Additionally, the city’s court buildings were in dire need of infrastructure investments for which the city had no means to pay. Providing needed financial relief to the District, the National Capital Revitalization and Self-Government Improvement Act of 1997 (the Revitalization Act) was enacted on August 5, 1997. The Revitalization Act included numerous federal supports and interventions to help D.C. gain its fiscal footing. First, the federal government agreed to overtake various financial and managerial obligations including the D.C. courts, the prison system and the custody of incarcerated persons, and all pension liability accumulated through 1997. The local Medicaid match requirement was reduced from 50 percent to 25 percent (although this was done in an annual appropriations bill, not in the Revitalization Act), and the federal government provided the District with the authority to borrow from the Federal Treasury to finance $400 to $500 million of its debt because the city’s bond ratings had foreclosed any opportunity to borrow from markets. In return, the city gave up an annual federal payment of $660 million.

With federal takeover of many of the functions, The Revitalization Act fundamentally changed the District’s criminal justice system. These changes included:

  1. Closing the District’s Lorton Correctional Complex and transferring custody of D.C. Code offenders with sentences over a year to the federal Bureau of Prisons (BOP);
  2. Abolishing the D.C. Board of Parole and transferring decision-making authority over parole matters to the U.S. Parole Commission (USPC);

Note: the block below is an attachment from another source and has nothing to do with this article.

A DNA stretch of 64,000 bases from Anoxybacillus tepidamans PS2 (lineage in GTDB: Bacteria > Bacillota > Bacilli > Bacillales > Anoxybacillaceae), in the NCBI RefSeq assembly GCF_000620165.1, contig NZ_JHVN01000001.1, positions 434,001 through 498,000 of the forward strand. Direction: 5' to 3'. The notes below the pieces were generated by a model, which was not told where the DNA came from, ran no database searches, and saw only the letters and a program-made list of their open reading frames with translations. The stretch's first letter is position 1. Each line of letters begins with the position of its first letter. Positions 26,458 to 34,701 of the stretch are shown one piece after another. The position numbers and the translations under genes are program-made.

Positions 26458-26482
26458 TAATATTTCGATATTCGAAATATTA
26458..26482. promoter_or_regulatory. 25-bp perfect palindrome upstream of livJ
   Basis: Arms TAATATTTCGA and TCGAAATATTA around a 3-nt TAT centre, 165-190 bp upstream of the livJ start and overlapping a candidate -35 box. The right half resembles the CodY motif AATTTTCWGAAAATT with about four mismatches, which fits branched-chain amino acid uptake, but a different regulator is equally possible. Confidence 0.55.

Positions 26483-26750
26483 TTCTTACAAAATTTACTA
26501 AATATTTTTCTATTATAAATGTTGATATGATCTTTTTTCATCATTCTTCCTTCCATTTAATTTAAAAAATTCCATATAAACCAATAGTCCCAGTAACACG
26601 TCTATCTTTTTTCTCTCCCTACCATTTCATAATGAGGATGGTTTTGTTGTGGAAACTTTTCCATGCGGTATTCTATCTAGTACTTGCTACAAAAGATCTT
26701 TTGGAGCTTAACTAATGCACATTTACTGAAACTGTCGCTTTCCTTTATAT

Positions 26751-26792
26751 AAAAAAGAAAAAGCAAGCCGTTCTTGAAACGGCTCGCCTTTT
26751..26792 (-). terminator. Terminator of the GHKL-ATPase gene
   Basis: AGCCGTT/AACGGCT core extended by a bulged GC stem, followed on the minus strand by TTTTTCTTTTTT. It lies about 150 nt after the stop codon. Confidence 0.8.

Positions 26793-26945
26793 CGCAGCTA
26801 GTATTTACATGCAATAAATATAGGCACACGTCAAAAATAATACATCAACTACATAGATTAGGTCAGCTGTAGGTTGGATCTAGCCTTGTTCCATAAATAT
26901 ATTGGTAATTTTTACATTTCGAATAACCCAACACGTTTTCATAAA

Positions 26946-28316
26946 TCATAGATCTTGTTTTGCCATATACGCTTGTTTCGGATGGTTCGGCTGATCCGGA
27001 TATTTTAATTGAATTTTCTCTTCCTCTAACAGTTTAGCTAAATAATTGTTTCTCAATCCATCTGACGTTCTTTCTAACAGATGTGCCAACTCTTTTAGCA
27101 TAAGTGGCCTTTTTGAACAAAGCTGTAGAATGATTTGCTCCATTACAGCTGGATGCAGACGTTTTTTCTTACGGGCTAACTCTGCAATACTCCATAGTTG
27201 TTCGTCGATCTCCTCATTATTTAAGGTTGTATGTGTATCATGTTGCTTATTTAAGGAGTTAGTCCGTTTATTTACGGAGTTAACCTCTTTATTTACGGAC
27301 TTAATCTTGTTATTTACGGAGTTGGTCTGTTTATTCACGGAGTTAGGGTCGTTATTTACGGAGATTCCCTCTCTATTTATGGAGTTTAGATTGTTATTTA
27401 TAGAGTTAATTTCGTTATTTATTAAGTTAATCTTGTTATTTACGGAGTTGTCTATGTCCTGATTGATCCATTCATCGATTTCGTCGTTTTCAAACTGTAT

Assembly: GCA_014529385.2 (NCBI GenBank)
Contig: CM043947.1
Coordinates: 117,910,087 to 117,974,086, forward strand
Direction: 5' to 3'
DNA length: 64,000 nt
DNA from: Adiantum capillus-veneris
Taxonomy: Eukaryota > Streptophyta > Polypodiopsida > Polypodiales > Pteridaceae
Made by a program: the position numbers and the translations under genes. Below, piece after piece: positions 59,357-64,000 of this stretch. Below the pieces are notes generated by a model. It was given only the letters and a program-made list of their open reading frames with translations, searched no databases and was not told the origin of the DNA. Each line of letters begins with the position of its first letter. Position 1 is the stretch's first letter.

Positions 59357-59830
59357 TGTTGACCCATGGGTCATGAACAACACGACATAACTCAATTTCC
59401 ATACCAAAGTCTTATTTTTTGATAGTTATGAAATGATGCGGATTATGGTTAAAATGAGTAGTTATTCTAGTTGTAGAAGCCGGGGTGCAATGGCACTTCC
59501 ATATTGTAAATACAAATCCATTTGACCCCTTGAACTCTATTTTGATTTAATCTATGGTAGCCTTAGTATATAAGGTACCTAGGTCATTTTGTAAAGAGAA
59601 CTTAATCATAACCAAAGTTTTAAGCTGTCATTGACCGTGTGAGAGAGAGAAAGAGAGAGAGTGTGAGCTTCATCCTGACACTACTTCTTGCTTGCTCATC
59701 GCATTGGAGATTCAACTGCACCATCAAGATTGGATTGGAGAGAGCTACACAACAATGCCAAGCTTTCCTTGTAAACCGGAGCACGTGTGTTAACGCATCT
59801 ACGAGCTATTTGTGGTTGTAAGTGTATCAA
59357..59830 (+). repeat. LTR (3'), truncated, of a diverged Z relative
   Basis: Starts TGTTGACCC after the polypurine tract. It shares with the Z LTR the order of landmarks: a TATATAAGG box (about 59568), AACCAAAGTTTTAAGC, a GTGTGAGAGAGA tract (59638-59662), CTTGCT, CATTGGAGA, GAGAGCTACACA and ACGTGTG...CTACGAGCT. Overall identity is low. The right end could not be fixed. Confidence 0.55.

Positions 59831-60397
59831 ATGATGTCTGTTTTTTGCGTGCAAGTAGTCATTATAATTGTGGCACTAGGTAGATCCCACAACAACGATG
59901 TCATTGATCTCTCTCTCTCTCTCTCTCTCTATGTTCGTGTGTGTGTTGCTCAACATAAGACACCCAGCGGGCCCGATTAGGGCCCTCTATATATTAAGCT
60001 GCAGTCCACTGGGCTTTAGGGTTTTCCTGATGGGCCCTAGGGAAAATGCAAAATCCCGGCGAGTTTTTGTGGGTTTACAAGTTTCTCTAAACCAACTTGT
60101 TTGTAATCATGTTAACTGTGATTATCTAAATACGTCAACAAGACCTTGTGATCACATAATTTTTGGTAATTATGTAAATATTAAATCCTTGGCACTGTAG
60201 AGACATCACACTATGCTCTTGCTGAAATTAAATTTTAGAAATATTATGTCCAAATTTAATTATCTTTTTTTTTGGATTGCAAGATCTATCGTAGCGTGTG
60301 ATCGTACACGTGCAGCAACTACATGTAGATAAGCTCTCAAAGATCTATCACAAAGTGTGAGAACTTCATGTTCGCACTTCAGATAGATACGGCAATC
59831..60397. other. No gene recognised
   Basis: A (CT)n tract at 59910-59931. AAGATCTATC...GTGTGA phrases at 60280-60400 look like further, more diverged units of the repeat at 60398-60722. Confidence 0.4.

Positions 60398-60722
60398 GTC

3. Reassigning pretrial and post-conviction community supervision responsibilities from the courts to the Pretrial Services Agency (PSA) and the Court Services and Offender Supervision Agency (CSOSA);
  4. Taking over the financial responsibility for the operations of the District of Columbia Court System, including the D.C. Superior Court and the D.C. Court of Appeals;
  5. Classifying the District’s Public Defender Service (PDS) as a federally funded entity; and
  6. Establishing the Truth in Sentencing Commission (which later became the District of Columbia Sentencing Commission).

Now, 25 years since the enactment of the Revitalization Act, few people fully understand the scope and operations of the District’s current criminal justice system, and little analysis has been done on how the system operates as a whole and how it serves the District’s residents. This report chronicles the history of D.C.’s criminal justice system, describes what changes were enacted under the Revitalization Act, outlines the current structure of the District’s criminal justice system, analyzes how these changes have impacted justice system operations, and evaluates outcomes for D.C. residents.

In conducting this analysis, the D.C. Policy Center worked with the Criminal Justice Coordinating Council (CJCC) to meet with ten local and federal agencies to gather historical perspective, discuss the current status of each agency, and acquire data, when possible. The information presented in this report relies on multiple publicly available sources including annual reports of federal and local government entities, public databases, budget requests, congressional testimony, and case law. The D.C. Policy Center also conducted desk research of studies that provide historical and system perspectives.